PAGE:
By Larry Peterson
It was the spring of 2014. Ed and Cathy Carmello had only been my neighbors for a short time, less than a year, I think, but we had become good friends. They had met when Ed was 60 and Cathy was 40. They fell in love and, never having been married, happily “tied the knot.” They had just celebrated their silver wedding anniversary and were simply enjoying retired life together.
There was a problem. Ed’s prostate cancer had returned with a vengeance and was destroying him quickly. Cathy had been diagnosed with Stage IV melanoma. She told me about that when she had ‘maybe’ six months to live. Since I was a prostate cancer survivor and my first wife had died of melanoma, they felt comfortable discussing their cancers with me. They knew I understood.
My daily routine usually starts at around 5:30 a.m. with a two-mile walk. For some reason, on this particular day, I decided to take another walk. It was on a Thursday afternoon around 4 .p.m. I actually tried to talk myself out of taking this walk but finally “talked” myself into it.
Out the door I went and headed down the street. Cathy and Ed’s house is three down from mine. Ed had a Ford pickup with a cap on the bed. As I passed the truck, I saw Cathy standing on her front lawn supported by her walker. I could see she was fighting to hold herself up. A bit anxious, I hurried over and said, “Hey, Cathy, what are you doing? Is everything all right?”
“I was waiting for you, Larry. I need to talk to you.”
I was dumbfounded. “Are you kidding me? I never walk at this time of day and you say you were waiting for me?”
“I just knew you were coming by. I can’t explain it.”
There are times when things happen that cannot be explained. This was one of them. I had a chill run down my back. I really did. I leaned against the pickup as she leaned heavily on her walker. “You know Ed is dying, right?”
“Yes, Cathy, I know. We talked about it. What about your prognosis? Any change?”
She smiled and looked me right in the eye and said, “They told me I only have a few weeks left.”
I tightened my lips, took a breath, and asked, “What can I do?”
They knew that I was Catholic and an EMHC (Extraordinary Minister of Holy Communion). She told me that they had been non-practicing Catholics and had not been to church in years. Then she asked me if I could bring a priest over. It was time for them to “make things right with God”. I said, “I will put a call into Father as soon as I get back to the house.”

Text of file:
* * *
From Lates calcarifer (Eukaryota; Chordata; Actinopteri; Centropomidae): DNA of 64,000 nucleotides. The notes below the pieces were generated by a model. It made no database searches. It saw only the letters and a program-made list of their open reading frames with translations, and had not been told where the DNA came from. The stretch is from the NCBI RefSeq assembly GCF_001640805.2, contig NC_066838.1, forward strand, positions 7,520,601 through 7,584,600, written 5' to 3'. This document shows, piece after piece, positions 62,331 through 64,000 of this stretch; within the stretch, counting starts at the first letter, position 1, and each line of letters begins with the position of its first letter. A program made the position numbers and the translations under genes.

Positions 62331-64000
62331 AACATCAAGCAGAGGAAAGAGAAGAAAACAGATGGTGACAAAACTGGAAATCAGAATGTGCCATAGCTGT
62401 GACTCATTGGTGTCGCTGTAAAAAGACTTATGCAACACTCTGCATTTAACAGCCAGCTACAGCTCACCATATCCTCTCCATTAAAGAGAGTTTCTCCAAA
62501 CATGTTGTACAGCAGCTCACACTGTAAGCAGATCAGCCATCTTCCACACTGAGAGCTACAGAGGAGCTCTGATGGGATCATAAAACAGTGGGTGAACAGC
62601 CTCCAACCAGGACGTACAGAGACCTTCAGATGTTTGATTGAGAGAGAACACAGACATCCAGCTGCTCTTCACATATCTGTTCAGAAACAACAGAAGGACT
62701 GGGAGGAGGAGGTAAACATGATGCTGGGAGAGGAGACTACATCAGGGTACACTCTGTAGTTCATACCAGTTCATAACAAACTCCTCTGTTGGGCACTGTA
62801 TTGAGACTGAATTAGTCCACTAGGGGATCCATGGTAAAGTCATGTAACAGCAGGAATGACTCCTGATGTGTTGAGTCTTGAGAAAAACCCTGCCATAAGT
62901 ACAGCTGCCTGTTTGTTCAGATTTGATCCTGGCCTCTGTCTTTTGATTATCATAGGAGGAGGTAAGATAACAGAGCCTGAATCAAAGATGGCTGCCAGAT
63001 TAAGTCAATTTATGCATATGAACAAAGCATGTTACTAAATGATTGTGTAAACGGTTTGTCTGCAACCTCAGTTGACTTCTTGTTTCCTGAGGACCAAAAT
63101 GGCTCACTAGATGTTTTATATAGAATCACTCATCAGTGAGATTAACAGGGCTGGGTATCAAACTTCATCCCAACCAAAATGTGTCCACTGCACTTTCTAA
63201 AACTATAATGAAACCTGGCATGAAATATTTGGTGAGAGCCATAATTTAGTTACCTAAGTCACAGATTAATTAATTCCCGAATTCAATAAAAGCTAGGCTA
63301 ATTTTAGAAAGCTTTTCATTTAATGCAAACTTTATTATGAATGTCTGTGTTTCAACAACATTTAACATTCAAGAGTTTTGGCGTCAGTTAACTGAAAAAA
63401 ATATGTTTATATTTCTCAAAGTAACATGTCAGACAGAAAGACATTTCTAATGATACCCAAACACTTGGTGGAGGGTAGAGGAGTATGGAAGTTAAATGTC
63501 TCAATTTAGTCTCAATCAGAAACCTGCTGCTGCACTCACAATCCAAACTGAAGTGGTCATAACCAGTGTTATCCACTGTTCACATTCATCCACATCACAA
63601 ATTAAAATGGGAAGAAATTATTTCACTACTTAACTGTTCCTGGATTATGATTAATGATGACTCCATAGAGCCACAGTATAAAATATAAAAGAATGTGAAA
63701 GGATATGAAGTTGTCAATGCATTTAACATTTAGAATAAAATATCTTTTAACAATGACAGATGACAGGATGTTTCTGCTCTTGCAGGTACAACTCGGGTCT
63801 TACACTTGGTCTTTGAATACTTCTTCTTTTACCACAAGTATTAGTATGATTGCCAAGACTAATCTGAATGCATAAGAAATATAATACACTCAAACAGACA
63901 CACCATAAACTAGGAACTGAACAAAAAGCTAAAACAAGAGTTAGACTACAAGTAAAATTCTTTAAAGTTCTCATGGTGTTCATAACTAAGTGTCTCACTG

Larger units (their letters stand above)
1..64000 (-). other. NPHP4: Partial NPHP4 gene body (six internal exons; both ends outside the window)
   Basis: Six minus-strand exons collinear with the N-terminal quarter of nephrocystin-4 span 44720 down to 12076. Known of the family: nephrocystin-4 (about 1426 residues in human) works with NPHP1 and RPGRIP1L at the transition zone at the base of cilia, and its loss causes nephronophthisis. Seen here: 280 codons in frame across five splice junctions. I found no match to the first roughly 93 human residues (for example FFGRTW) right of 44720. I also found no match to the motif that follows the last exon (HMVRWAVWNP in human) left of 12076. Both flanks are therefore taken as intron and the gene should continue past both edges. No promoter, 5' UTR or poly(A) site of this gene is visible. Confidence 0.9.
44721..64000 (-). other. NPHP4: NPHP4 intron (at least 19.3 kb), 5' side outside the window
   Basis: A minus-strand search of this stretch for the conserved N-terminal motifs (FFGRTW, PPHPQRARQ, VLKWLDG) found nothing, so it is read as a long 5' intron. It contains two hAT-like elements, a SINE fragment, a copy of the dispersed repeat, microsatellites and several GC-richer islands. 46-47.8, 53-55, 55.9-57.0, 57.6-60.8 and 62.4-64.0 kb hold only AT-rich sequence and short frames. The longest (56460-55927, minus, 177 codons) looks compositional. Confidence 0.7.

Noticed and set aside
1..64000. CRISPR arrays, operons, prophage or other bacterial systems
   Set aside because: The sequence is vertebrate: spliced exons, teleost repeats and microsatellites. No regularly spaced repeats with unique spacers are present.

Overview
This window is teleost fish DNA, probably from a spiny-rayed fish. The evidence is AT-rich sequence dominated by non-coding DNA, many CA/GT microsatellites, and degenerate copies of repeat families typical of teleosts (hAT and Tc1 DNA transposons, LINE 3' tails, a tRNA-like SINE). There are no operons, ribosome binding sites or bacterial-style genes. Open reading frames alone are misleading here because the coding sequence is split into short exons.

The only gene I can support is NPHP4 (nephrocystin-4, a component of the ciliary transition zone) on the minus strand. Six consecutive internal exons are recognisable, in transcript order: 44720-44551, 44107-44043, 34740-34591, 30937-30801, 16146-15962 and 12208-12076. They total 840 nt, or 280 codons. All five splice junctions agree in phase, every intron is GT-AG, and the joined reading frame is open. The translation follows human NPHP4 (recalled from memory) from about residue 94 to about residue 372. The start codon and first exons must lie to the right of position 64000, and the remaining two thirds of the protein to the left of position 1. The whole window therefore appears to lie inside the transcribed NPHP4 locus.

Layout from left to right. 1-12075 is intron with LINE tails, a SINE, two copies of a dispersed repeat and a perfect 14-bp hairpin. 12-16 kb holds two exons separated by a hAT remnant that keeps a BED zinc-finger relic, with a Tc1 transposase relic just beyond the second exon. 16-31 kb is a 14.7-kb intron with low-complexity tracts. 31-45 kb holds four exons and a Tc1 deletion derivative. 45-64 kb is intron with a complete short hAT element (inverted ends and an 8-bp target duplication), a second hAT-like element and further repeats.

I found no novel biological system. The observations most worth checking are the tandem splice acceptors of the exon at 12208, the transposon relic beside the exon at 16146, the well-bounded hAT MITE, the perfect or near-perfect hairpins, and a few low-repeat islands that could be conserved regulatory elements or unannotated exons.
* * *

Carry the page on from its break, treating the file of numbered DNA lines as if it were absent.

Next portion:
“Thank you so much. That is why I was out there waiting for you.”
I simply nodded. She smiled and thanked me, and asked me to come in and see Ed. We slowly walked back to her house. She did not mention herself once, only her husband. She told me how she wished she could ease his suffering and how wonderful it might be if they could go for a bicycle ride just one more time. Then she mentioned how she thanked God for every moment they had had together.
I went inside and she, Ed, and I hung out for about ten minutes just chatting. Cathy excused herself and slowly walked back to the bedroom. Ed quickly told me how he wished he could ease her suffering and how God had been so good to him, allowing him to find such a great woman to share his life with. I took in a deep breath. (You know, when God is present, sometimes it is hard to breathe).
I called our newly ordained priest, Father Scott. He came over the next day and spent about an hour with Ed and Cathy. Ed and the young priest both had roots in Roanoke, Virginia, and talked and laughed and had a raucous good time together. Even though the two of them were separated by more than 50 years, it did not matter. It was as if they had grown up together. It was beautiful.
Father heard their confessions, anointed both of them, and gave them Holy Communion. He told them he would come back the first chance he could. Sunday was Palm Sunday. It was the beginning of Holy Week, and he would be busy. They all hugged and said good-bye. On Palm Sunday, I had the honor of bringing them Holy Communion.
Easter Sunday, I was again privileged to bring Ed and Cathy Holy Communion. They were lying next to each other in bed, holding hands. Ed smiled and said, “Larry, we are SO happy. This is the greatest Easter we ever had.”
He turned and looked at his wife, who was smiling lovingly at him. She reached over and wiped his wet, happy eyes. They stared into each other’s eyes, and I thought they were maybe looking into each other’s souls. It was a moment that was filled with a shared spirituality I had never witnessed before. I could actually feel it. I have no doubt that at that moment Jesus was there with them holding their hands in His.
Ed died the week after Easter. A week after his funeral Mass, Cathy moved into Hospice House. Her nephew, home on leave from the Air Force for his uncle’s funeral, accompanied her. She lived another two weeks.
As for me, I thank God for their friendship and for being a part of their final journey. The love they shared together, and the peace and joy in their hearts as they knowingly approached the end of their lives on earth was so beautiful to watch. I was blessed to have been witness to it. Having faith is truly a beautiful thing.
Wishing all couples a HAPPY VALENTINE’S DAY and to those who have lost their spouse (me included) hope you have a heart filled with peace all day long.